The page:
NEW YORK – News that the U.S. and China are open to negotiating to avert a trade war put investors in a buying mood Monday, giving the market its best day in more than two years and erasing about half of its huge losses last week. Technology companies accounted for much of the broad rally, which powered the Dow Jones industrial average to a gain of nearly 670 points. Microsoft was the biggest gainer in the 30-company Dow and the Standard & Poor's 500 index, climbing nearly 8 percent. Banks also notched solid gains, benefiting from a pickup in bond yields. Retailers, consumer goods companies and health care stocks were among the big gainers.
"Naturally, America wants an early conclusion to what to do about its trade deficit (with Japan). Of course, they are concerned about the mid-term elections and may say various things," said a ruling party lawmaker well-versed in U.S.-Japan economic ties, one of eight officials and lawmakers interviewed by Reuters who declined to be identified because of the sensitivity of the subject.
Department of Agriculture officials warned that a protracted shutdown would jeopardize the programs' funding sources, saying that states had adequate funds to support school meal programs through the month of February and into March. That led nonprofit organizations like the School Nutrition Association to urge Congress and President Donald Trump to resolve the impasse before any lapse in school meal funding occured.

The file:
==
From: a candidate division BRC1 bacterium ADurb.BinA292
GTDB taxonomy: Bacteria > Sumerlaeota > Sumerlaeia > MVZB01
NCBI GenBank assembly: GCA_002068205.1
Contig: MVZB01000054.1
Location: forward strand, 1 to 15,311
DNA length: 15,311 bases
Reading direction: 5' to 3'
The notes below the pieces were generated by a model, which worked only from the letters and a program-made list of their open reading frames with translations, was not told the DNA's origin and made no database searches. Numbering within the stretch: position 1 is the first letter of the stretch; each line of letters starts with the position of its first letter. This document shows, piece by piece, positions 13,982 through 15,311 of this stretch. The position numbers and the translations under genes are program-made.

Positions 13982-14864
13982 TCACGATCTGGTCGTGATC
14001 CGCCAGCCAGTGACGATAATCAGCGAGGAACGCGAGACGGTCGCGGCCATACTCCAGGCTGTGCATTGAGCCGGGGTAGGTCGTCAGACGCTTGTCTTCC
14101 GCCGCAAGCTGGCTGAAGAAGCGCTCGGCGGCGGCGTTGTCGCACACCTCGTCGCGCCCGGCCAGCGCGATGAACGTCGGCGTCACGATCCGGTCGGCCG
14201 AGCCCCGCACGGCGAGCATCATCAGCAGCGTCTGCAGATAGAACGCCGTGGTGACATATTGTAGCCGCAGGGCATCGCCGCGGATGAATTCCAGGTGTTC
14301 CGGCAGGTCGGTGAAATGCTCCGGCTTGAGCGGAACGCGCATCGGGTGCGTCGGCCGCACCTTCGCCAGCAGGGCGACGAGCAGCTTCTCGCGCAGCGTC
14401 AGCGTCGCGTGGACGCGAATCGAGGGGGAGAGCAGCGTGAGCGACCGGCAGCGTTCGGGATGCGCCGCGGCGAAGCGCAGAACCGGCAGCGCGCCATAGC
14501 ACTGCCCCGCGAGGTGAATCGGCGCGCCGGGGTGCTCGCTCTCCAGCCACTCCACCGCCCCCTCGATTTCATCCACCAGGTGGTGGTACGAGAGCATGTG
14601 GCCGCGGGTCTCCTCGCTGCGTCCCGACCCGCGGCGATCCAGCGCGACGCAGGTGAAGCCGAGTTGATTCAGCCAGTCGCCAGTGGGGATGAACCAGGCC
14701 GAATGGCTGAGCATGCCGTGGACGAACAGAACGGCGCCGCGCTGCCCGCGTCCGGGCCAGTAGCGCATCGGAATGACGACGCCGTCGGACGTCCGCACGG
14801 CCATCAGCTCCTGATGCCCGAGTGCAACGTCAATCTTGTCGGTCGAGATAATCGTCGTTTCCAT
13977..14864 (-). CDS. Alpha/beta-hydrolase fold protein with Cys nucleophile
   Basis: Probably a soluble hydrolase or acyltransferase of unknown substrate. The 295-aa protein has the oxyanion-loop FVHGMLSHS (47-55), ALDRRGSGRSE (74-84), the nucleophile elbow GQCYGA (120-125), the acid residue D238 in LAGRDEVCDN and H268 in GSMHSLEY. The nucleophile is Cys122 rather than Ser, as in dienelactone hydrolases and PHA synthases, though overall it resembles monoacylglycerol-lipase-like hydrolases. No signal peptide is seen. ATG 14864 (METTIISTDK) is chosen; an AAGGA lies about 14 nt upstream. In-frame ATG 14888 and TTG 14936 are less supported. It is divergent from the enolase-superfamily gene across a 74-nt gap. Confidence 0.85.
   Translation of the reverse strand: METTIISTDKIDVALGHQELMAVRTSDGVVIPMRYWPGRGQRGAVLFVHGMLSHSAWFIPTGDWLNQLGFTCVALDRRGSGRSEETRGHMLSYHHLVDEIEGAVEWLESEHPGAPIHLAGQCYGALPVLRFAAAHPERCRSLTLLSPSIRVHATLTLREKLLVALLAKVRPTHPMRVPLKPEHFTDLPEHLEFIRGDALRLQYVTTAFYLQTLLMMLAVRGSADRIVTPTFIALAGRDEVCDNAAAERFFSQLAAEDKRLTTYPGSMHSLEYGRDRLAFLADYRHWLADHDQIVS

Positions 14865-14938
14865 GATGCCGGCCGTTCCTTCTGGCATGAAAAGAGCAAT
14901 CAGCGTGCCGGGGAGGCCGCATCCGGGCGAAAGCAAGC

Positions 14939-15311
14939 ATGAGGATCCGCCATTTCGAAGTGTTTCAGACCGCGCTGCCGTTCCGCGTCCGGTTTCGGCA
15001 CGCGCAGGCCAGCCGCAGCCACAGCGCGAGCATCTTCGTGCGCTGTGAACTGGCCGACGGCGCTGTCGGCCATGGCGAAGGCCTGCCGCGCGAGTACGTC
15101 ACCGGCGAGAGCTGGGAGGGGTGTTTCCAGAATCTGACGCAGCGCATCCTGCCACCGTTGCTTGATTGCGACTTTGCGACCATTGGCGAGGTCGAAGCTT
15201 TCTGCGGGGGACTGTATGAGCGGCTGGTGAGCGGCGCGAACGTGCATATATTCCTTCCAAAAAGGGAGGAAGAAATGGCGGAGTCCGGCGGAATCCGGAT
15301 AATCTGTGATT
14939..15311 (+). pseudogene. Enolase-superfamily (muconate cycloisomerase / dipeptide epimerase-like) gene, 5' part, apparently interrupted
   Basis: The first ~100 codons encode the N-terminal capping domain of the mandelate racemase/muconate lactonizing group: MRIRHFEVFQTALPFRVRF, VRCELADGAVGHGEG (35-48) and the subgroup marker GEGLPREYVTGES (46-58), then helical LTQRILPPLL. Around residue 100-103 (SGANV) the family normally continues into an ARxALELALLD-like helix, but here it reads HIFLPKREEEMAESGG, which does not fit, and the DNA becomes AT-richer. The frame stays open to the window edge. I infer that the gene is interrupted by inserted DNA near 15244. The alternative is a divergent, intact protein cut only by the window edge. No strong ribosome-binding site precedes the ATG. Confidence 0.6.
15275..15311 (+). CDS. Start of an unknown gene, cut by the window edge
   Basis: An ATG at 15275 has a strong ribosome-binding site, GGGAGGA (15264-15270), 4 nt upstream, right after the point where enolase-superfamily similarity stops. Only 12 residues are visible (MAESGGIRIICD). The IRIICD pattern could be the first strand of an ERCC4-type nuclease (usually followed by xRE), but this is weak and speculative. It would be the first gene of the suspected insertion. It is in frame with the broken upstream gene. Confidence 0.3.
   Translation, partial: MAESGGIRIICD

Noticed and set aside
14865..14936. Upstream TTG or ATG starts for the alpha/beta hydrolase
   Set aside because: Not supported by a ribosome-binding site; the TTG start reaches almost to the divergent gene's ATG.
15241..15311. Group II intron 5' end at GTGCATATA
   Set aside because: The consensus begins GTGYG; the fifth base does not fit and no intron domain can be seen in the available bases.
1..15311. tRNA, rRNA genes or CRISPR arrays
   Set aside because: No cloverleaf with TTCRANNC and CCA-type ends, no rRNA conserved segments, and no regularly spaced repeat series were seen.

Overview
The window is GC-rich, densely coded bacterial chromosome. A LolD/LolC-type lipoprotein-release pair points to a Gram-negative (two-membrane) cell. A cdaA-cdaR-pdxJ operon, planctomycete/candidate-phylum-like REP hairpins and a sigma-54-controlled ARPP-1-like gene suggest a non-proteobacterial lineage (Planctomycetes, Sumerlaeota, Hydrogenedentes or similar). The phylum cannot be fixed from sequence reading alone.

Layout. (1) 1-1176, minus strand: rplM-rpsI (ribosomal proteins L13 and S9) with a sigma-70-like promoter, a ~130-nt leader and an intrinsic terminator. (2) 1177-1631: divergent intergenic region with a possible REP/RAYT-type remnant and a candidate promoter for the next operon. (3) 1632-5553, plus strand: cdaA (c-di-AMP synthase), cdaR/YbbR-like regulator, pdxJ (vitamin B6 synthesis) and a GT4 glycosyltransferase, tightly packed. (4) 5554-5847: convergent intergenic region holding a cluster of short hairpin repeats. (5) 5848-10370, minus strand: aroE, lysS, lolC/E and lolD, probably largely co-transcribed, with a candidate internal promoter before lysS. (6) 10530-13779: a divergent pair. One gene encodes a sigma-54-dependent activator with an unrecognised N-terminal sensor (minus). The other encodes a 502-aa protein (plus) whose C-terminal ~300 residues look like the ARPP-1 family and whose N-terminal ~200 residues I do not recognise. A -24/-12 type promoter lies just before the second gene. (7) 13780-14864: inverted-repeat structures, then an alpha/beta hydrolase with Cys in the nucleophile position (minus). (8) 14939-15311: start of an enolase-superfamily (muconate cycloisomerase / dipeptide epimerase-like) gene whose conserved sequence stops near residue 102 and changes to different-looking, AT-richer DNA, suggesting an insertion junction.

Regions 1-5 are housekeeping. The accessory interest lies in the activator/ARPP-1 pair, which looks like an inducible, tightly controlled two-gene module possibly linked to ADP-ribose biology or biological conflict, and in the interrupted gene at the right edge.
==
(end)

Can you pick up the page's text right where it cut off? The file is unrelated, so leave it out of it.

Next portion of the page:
BIARRITZ, FRANCE – U.S. President Donald Trump on Monday said he thinks the United States will be able to reach a fair trade agreement with the European Union without imposing threatened tariffs on car imports, offering a potential lifeline to German carmakers. Trump said it had been difficult negotiating with the European Union on the trade issues, but struck an upbeat tone on the prospects for a broad agreement with Brussels. "We're very close to maybe making a deal with the EU because they don't want tariffs," Trump said at a news conference at the end of the G7 summit in Biarritz, France. "I think we're going to make a deal with the EU without having to go that route." The U.S. president's comments came amid reports that export-dependent Germany is facing a recession.